Congressional Hispanic Caucus Sends Letter to DHS Opposing Separation of Mothers and Children at the Border
WASHINGTON, D.C. – Congressional Hispanic Caucus (CHC) Chairwoman Rep. Michelle Lujan Grisham joined other members of the CHC in sending a letter to the Department of Homeland Security (DHS) Secretary John Kelly opposing a policy that would separate children from their mothers at the U.S.-Mexico border.
Chairwoman Lujan Grisham said, “To tear children from their mothers as a deterrent policy is heinous. It’s an egregious policy that questions basic human rights and our country’s moral standing in the world. There are better, more sensible immigration procedures that protect families while they proceed through the asylum application process.”
This is the fifth formal letter that the CHC Chairwoman has sent to a DHS agency. Two letters requested a meeting with U.S. Immigration and Customs and Enforcement (ICE) Acting Director Thomas D. Homan – that meeting has still not been scheduled. Another letter requested a meeting with U.S. Customs and Border Protection (CBP) Acting Commissioner Kevin K. McAleenan – that meeting has still not been scheduled. The last letter was sent by over 140 Democrats to Homeland Security Secretary John Kelly.
COPY OF LETTER
March 8, 2017
The Honorable John F. Kelly
Secretary of Homeland Security
Department of Homeland Security
Washington, DC 20528
Dear Secretary Kelly:
We are extremely concerned that the Department of Homeland Security (DHS) is considering separating parents from children at the U.S.-Mexico border. It is appalling that DHS would try to use family separation as a deterrent aimed at families fleeing violence. Our country has a longstanding history of welcoming refugees and immigrants. We have been a beacon of hope for individuals fleeing dangerous conditions. This proposed policy would tarnish this history by taking a punitive approach towards vulnerable women and children. Moreover, a U.S. Federal Court has already made it clear detention cannot be used as a way to deter future migration. For these reasons, we oppose the implementation of any policy that would separate children from their families.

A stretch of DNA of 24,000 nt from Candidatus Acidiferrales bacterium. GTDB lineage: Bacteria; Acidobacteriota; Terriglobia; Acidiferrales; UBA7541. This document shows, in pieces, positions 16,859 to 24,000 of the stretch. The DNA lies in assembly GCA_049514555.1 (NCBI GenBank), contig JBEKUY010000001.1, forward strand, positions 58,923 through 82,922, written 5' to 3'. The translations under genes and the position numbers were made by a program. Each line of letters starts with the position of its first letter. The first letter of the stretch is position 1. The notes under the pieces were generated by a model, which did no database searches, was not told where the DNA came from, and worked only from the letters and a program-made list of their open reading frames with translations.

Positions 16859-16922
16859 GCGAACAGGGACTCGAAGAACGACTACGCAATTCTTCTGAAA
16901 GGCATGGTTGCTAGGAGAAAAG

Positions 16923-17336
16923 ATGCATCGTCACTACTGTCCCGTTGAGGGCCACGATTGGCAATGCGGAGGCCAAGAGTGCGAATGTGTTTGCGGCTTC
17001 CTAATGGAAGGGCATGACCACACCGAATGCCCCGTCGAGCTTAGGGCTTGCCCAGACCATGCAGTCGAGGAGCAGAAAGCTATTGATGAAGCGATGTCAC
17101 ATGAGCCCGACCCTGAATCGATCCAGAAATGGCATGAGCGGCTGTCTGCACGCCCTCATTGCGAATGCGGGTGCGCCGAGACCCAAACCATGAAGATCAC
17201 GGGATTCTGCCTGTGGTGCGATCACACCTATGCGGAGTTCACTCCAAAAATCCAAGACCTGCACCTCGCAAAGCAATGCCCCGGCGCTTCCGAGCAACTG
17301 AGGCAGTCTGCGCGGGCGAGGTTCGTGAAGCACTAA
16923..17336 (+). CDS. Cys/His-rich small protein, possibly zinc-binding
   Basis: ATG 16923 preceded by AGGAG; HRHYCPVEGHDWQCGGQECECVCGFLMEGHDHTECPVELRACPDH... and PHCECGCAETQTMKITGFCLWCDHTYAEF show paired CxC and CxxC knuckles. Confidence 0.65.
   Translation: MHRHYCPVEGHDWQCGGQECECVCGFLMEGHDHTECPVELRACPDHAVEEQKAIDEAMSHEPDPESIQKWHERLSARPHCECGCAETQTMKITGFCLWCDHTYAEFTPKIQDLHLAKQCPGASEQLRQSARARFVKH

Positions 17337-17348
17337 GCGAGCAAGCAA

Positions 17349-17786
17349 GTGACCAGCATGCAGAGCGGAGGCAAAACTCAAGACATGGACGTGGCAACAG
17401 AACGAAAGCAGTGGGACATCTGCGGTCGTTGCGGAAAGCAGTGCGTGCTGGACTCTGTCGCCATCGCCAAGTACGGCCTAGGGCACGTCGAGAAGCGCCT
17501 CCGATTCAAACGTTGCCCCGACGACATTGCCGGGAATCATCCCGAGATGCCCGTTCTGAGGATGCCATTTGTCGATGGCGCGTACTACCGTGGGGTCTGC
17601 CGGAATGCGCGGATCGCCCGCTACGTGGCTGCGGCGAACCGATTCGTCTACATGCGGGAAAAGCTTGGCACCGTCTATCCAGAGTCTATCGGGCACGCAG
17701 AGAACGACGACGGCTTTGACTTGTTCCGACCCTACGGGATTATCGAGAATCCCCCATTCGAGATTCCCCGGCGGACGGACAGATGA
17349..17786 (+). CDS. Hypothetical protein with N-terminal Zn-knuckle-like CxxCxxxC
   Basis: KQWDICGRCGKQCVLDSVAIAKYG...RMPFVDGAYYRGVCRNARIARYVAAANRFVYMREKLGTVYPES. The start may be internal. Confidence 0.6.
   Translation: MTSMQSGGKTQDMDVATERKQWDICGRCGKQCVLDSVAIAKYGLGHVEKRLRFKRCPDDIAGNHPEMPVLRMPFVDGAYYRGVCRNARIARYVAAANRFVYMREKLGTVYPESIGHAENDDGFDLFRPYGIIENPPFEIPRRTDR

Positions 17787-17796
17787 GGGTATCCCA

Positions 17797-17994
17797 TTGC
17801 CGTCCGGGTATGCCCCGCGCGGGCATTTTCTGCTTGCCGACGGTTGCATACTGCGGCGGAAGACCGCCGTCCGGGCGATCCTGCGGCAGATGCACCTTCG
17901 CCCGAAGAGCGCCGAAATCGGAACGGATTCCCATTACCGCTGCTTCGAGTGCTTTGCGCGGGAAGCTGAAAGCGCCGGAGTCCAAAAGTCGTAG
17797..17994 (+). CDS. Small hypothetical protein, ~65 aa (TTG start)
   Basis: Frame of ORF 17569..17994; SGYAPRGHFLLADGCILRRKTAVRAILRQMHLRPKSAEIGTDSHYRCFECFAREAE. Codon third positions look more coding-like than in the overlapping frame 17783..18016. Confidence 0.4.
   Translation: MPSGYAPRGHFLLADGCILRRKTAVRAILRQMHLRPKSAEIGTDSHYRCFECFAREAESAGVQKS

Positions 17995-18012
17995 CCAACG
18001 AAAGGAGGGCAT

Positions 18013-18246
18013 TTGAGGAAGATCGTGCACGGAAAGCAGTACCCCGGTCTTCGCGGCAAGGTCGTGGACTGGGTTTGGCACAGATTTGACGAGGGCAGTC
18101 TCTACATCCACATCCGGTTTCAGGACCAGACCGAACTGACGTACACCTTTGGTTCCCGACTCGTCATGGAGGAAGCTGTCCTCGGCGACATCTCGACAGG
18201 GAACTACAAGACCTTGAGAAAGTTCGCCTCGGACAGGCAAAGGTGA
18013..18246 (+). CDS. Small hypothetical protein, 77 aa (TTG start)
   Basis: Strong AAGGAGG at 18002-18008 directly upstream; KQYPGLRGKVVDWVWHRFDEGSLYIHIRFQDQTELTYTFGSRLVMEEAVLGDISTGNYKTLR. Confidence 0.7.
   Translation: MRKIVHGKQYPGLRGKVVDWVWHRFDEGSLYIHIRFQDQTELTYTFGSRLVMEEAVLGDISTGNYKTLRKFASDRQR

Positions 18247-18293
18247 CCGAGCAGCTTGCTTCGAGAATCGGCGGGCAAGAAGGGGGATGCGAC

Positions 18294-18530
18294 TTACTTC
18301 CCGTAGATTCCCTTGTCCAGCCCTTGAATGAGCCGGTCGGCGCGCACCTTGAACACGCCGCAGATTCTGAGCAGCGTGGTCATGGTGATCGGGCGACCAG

The Congressional Hispanic Caucus is not alone in opposing this proposal. The American Academy of Pediatrics (AAP) released a statement saying that “proposals to separate children from their families as a tool of law enforcement to deter immigration are harsh and counterproductive” and that federal authorities should “exercise caution to ensure that the emotional and physical stress children experience as they seek refuge in the United States is not exacerbated by the additional trauma of being separated from their siblings, parents or other relatives and caregivers.” It is clear that this policy will cause permanent and irreparable psychological harm to migrant children.
Family separation at the border is not only harmful to children’s well-being but could also violate international laws meant to protect families and children. Per the Universal Declaration of Human Rights and International Covenant on Civil and Political Rights, a family unit should be respected and protected. In addition, the UN Convention on the Rights of the Child (CRC) provides that children have a right to live with their parents and directs State Parties to ensure that a child is protected against all forms of discrimination or punishment based on his or her parents’ or guardians’ legal status. Additionally, the concept in the CRC of the “best interests of the child” is a foundational principle of child protection and is central to all U.S. state court proceedings involving children, particularly when separation from family is at issue.
Families seeking asylum at our border are fleeing violence in their home countries and have survived a treacherous journey in order into make it to the U.S. We must ensure that these families are protected and able to avail themselves of our legal asylum process. There is nothing in this proposal that would make Americans safer; instead it flies in the face of our core values by further traumatizing vulnerable women and children. This is not who we are as a nation.
# # #
The Congressional Hispanic Caucus (CHC), founded in December 1976, is organized as a Congressional Member organization, governed under the Rules of the U.S. House of Representatives. The CHC is dedicated to voicing and advancing, through the legislative process, issues affecting Hispanics in the United States, Puerto Rico and U.S. Territories.
Carlos Paz Jr.